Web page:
Whirlpool, government discuss jobs

Whirlpool, government discuss jobs
Date April 28, 2006
Section(s) Local News

NDN Staff Writer

DES MOINES — Whirlpool, government and union officials met at the Iowa Department of Economic Development on Thursday to discuss the company’s future in Iowa. Newton officials who attended the closed meeting said no specific incentives were discussed, and the meeting simply allowed communities and the state to showcase what they have to offer Whirlpool.

“This was just about the fabric of your community, what is the fabric of your community. It really wasn’t about incentives,” Mayor Chaz Allen said, adding that he came away from the meeting feeling “hopeful” about the retention of Whirlpool jobs in Newton.

Whirlpool completed a $2.6 billion purchase of Maytag on March 31, assuming control of the Newton-based company and about 4,000 Maytag jobs throughout Iowa. Former Maytag employees and all of Newton have been waiting since then to learn the fate of jobs in the community.

During a visit to Newton on April 4, Dave Swift, Whirlpool’s president of North American operations, said his company was crunching numbers and would have a decision by the end of May on how to integrate the two companies. He reiterated that timeline on Thursday when he and Gov. Tom Vilsack addressed the media.

Asked what it would take to keep some or all of Whirlpool’s 4,000 Iowa jobs in the state Swift responded, “There’s not one single point — it’s trying to understand a total solution and that involves all aspects. It has to relate to the logistics, the infrastructure that exists, as well as the things that the state and the communities can do, and that’s just part of the formula we have to look at.”

Vilsack noted the challenge now facing state and local officials.

“I don’t want to underestimate the difficulty of the challenge that is faced because there are significant differences in terms of cost of doing business in other locations. We’re going to do our level best over the course of the next couple meetings as well as the next couple of weeks to put our best foot forward,” Vilsack said.

Vilsack said Whirlpool officials may not have had much confidence in the State of Iowa but that in recent discussions he believes they at least had “given them pause.”

“It’s a very competitive circumstance and I don’t want to mislead anybody. It’s a very, very competitive circumstance, and it may be in the capacity of any government to make up that competitive difference,” he said. “I think that’s what we have to learn from each other.”

DURING THE MEETING, Newton Development Corporation Executive Director Kim Didier spoke on Newton’s behalf, highlighting some of the positive traits the community has to offer.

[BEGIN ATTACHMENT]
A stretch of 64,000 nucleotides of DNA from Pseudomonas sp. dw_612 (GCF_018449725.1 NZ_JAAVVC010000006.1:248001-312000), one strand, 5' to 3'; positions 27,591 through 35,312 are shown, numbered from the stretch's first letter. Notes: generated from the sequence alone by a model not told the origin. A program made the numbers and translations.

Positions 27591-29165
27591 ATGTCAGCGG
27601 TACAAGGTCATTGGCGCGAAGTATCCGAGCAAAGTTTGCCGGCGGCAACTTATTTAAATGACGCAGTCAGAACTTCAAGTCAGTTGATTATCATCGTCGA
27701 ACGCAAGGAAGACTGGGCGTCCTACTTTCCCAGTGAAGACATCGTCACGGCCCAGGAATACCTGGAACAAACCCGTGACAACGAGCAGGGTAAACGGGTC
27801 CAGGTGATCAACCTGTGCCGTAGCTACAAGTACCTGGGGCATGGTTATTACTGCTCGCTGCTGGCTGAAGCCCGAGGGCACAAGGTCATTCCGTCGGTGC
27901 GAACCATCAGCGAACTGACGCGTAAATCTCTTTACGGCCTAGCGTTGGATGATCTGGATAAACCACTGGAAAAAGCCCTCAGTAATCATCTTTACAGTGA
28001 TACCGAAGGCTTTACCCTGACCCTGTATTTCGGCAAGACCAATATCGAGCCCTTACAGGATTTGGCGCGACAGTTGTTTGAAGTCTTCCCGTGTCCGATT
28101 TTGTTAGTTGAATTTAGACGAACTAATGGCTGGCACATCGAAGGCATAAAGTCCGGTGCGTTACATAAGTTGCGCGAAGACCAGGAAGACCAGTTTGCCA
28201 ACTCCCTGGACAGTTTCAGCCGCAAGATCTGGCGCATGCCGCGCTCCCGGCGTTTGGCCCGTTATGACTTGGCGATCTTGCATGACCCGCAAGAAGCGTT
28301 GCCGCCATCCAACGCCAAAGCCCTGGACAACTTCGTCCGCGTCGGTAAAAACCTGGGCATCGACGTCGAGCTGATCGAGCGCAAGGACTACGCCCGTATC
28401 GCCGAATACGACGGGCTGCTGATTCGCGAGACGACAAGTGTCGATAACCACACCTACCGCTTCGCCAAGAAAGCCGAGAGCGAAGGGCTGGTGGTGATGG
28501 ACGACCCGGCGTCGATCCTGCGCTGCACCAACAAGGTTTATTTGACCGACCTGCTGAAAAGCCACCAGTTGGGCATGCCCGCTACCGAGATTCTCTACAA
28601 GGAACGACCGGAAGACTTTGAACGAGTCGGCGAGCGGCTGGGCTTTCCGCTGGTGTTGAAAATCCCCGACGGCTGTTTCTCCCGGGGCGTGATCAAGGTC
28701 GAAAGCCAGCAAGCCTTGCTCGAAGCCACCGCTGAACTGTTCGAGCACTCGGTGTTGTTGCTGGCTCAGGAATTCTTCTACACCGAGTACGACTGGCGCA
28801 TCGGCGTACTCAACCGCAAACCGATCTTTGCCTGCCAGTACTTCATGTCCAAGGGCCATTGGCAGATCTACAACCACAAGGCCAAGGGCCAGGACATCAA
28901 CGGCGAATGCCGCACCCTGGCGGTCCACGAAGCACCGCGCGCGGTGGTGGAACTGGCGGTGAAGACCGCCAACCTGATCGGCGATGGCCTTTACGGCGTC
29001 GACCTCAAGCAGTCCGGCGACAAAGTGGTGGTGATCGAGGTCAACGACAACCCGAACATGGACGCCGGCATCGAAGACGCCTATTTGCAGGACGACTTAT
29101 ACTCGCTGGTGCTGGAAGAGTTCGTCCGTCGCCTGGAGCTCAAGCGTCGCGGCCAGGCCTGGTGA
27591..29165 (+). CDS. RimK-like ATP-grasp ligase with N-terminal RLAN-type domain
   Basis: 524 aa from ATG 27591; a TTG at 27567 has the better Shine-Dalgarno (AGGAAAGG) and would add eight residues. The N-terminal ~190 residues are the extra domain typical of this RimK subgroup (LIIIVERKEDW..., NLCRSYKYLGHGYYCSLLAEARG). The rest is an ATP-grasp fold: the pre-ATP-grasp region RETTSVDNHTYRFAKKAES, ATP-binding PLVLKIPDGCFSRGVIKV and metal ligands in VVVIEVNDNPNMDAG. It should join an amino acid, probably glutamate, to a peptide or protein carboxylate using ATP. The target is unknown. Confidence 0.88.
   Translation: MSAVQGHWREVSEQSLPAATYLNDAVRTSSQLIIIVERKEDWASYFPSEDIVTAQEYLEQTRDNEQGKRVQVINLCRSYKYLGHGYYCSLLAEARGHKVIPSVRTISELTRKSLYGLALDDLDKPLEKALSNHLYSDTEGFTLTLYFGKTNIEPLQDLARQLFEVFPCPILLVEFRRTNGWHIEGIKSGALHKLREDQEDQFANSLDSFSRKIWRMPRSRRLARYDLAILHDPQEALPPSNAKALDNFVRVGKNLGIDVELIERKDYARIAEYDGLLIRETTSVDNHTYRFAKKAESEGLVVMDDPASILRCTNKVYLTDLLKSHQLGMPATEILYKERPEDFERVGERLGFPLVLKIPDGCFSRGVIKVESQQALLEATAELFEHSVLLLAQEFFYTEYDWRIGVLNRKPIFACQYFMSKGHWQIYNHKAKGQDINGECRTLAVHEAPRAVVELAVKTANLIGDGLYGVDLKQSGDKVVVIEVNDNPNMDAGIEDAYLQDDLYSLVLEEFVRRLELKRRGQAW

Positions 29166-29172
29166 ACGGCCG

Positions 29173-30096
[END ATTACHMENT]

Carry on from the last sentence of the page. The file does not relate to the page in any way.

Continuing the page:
“Basically our message was that we’re forging ahead and that there have been very positive developments in our community, which reinforces the fact that we have a competitive business environment,” Didier said.

She highlighted the Iowa Speedway, biodiesel plant, the new nursing program at DMACC and proposed developments like the Love’s travel center and the hotel/waterpark.

State Sen. Dennis Black said the mention of the Newton Promise proposal in particular caught the attention of Whirlpool executives.

“The Whirlpool executives were very attentive, and I noticed they were actively engaging in the visual aids and writing notes after being presented the issues and assets of the community after Ms. Didier took the podium.”

Didier said the meeting was “from our perspective, very positive. They were well receiving of the message.”

UAW President Ted Johnson, who also attended the meeting, told the Associated Press there’s a chance Iowa could keep laundry production jobs in Newton.

“We’ve got the workforce, we’ve got the commitment, we’ve got the education and we’ve certainly got the know-how to build products,” Johnson said. “All we need now is the product to build.”

About 13 years ago, state and local governments and utilities offered about $9 million in incentives for Maytag to produce the Neptune washer and dryer locally. Employment at the factory was as high as 2,500 just a few years ago, but has fallen to around 1,000 workers at the factory recently. It’s unclear at this point if such another incentive program could be used to keep production jobs in Newton.

“There’s no doubt about it, my membership needs to see some positives, and I believe that they would respond remarkably well if they’d see some,” Johnson said.


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